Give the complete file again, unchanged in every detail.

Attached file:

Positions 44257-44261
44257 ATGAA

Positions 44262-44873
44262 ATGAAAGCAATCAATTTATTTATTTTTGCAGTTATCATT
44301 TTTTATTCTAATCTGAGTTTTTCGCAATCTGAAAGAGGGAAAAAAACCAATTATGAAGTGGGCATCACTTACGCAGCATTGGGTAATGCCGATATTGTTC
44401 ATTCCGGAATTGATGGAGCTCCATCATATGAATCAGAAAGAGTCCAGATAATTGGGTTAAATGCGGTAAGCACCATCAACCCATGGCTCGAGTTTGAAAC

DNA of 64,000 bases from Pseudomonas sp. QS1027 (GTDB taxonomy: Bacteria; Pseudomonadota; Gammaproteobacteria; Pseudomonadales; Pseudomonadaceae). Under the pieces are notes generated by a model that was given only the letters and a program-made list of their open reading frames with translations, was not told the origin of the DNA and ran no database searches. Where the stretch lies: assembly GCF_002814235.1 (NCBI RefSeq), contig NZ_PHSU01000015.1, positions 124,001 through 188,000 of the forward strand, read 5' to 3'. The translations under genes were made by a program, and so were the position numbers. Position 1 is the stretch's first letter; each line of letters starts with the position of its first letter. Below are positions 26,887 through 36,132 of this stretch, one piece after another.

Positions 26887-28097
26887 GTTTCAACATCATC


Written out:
Positions 44257-44261
44257 ATGAA

Positions 44262-44873
44262 ATGAAAGCAATCAATTTATTTATTTTTGCAGTTATCATT
44301 TTTTATTCTAATCTGAGTTTTTCGCAATCTGAAAGAGGGAAAAAAACCAATTATGAAGTGGGCATCACTTACGCAGCATTGGGTAATGCCGATATTGTTC
44401 ATTCCGGAATTGATGGAGCTCCATCATATGAATCAGAAAGAGTCCAGATAATTGGGTTAAATGCGGTAAGCACCATCAACCCATGGCTCGAGTTTGAAAC

DNA of 64,000 bases from Pseudomonas sp. QS1027 (GTDB taxonomy: Bacteria; Pseudomonadota; Gammaproteobacteria; Pseudomonadales; Pseudomonadaceae). Under the pieces are notes generated by a model that was given only the letters and a program-made list of their open reading frames with translations, was not told the origin of the DNA and ran no database searches. Where the stretch lies: assembly GCF_002814235.1 (NCBI RefSeq), contig NZ_PHSU01000015.1, positions 124,001 through 188,000 of the forward strand, read 5' to 3'. The translations under genes were made by a program, and so were the position numbers. Position 1 is the stretch's first letter; each line of letters starts with the position of its first letter. Below are positions 26,887 through 36,132 of this stretch, one piece after another.

Positions 26887-28097
26887 GTTTCAACATCATC